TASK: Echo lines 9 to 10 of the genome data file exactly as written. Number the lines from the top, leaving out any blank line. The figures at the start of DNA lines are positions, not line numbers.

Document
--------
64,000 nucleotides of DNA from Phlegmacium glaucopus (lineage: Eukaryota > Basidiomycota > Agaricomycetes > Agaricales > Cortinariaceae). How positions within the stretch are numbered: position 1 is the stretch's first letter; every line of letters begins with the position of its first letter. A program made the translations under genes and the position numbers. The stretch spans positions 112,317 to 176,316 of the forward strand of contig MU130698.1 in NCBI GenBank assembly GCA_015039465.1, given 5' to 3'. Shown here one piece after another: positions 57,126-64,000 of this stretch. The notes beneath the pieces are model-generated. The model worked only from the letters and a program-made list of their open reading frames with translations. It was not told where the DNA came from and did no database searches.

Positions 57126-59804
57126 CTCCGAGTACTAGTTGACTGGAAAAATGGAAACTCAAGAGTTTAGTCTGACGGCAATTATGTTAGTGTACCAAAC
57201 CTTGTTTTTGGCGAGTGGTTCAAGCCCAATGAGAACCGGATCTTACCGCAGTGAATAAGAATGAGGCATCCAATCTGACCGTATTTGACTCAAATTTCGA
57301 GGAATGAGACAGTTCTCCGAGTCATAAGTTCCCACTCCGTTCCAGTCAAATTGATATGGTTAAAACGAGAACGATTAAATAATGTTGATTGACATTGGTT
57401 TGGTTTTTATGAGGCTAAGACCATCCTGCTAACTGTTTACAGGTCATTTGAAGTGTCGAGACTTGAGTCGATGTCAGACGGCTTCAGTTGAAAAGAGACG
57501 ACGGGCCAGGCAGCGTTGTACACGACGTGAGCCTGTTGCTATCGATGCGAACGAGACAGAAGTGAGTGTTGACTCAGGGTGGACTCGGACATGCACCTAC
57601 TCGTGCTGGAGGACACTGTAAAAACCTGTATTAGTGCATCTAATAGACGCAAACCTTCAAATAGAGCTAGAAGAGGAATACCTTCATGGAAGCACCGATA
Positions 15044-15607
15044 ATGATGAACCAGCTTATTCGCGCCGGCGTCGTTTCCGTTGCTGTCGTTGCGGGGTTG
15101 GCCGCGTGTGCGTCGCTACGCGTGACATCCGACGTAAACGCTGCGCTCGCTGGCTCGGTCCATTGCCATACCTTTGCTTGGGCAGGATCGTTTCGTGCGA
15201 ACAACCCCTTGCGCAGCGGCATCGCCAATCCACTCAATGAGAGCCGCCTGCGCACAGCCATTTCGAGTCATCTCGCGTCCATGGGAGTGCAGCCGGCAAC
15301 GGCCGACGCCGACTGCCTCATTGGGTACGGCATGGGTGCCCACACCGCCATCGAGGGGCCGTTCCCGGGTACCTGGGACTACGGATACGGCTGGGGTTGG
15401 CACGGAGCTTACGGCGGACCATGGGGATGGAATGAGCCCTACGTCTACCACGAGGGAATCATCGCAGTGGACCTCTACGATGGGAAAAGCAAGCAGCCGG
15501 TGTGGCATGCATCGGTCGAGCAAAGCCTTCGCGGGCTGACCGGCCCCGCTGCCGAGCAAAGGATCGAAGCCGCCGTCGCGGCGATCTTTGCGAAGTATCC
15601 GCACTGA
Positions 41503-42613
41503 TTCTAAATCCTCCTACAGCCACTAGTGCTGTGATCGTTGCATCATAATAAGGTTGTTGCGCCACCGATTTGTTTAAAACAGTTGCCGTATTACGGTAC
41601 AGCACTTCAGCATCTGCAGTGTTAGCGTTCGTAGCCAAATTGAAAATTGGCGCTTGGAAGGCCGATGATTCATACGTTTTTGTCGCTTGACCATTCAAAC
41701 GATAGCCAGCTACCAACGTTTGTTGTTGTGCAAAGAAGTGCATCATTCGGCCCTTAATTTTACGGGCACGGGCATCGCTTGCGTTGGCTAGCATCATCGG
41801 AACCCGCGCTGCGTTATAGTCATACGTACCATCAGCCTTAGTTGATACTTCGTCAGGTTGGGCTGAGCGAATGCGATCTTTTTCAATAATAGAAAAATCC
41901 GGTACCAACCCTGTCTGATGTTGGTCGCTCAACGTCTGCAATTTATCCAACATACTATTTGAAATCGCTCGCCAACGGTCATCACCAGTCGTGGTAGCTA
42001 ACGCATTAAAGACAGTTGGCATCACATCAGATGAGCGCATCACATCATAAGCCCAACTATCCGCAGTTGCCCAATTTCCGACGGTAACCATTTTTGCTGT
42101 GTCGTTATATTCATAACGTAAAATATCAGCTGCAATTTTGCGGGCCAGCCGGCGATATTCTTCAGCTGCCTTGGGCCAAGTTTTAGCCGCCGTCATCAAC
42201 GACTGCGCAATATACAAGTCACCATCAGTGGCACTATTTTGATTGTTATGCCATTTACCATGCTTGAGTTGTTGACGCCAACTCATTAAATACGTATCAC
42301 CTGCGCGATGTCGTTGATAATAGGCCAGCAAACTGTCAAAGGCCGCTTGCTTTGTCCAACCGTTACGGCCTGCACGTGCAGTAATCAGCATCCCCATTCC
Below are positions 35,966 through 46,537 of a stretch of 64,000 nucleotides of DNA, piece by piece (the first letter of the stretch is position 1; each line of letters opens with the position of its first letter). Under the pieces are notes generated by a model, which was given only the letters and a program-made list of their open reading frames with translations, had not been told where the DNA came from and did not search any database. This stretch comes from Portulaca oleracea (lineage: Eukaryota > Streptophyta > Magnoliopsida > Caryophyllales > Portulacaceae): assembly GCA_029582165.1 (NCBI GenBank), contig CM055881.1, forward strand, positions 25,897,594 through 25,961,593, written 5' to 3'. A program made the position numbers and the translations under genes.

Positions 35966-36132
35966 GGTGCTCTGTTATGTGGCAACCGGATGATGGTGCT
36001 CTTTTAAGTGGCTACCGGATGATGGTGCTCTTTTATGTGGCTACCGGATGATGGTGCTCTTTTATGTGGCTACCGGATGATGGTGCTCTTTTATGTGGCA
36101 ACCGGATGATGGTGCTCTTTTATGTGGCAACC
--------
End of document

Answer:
Positions 15044-15607
15044 ATGATGAACCAGCTTATTCGCGCCGGCGTCGTTTCCGTTGCTGTCGTTGCGGGGTTG